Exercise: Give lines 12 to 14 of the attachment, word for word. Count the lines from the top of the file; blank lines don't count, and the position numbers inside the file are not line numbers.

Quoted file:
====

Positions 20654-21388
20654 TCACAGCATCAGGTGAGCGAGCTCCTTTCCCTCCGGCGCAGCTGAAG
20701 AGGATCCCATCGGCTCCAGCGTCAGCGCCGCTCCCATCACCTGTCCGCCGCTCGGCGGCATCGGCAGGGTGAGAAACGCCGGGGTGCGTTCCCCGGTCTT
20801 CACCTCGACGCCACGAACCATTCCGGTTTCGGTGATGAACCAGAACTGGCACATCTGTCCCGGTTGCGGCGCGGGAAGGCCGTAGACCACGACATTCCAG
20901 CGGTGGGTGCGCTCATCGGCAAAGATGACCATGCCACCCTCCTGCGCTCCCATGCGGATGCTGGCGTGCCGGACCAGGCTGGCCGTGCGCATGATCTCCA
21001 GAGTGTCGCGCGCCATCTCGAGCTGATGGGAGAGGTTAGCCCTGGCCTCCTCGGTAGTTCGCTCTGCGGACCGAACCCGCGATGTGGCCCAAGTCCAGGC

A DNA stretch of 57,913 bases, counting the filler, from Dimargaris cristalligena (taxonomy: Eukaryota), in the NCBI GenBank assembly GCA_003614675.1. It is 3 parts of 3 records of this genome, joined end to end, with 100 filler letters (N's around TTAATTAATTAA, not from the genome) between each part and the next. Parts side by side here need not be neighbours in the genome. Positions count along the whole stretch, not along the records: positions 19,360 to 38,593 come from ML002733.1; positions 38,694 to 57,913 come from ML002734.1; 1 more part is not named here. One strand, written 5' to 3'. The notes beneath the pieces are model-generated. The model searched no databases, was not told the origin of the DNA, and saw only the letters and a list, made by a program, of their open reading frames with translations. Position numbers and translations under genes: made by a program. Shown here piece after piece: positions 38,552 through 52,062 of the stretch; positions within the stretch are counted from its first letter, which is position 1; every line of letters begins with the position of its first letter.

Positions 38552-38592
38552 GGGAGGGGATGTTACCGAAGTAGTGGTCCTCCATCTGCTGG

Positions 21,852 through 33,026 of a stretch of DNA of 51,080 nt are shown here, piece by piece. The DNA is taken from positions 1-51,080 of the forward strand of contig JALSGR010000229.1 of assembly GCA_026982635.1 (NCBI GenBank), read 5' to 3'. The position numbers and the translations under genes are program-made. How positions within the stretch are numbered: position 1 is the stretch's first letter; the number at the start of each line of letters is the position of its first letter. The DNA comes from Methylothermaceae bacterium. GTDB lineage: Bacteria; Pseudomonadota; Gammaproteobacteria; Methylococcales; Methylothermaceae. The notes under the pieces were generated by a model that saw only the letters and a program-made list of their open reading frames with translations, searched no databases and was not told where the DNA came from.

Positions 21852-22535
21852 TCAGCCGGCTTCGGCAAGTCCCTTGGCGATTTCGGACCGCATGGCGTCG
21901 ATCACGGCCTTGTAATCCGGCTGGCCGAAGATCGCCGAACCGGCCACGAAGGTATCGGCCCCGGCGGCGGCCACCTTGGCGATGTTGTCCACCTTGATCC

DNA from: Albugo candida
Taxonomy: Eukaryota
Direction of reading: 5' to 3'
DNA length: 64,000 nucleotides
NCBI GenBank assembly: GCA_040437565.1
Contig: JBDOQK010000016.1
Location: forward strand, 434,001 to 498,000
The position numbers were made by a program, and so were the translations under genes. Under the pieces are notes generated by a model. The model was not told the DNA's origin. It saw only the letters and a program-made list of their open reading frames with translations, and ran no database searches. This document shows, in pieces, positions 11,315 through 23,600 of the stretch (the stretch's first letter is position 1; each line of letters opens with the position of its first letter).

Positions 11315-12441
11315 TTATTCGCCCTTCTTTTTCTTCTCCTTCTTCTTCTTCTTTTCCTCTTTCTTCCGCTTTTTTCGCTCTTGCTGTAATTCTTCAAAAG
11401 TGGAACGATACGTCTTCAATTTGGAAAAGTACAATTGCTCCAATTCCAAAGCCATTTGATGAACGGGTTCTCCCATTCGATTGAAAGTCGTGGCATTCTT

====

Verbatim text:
21852 TCAGCCGGCTTCGGCAAGTCCCTTGGCGATTTCGGACCGCATGGCGTCG
21901 ATCACGGCCTTGTAATCCGGCTGGCCGAAGATCGCCGAACCGGCCACGAAGGTATCGGCCCCGGCGGCGGCCACCTTGGCGATGTTGTCCACCTTGATCC

DNA from: Albugo candida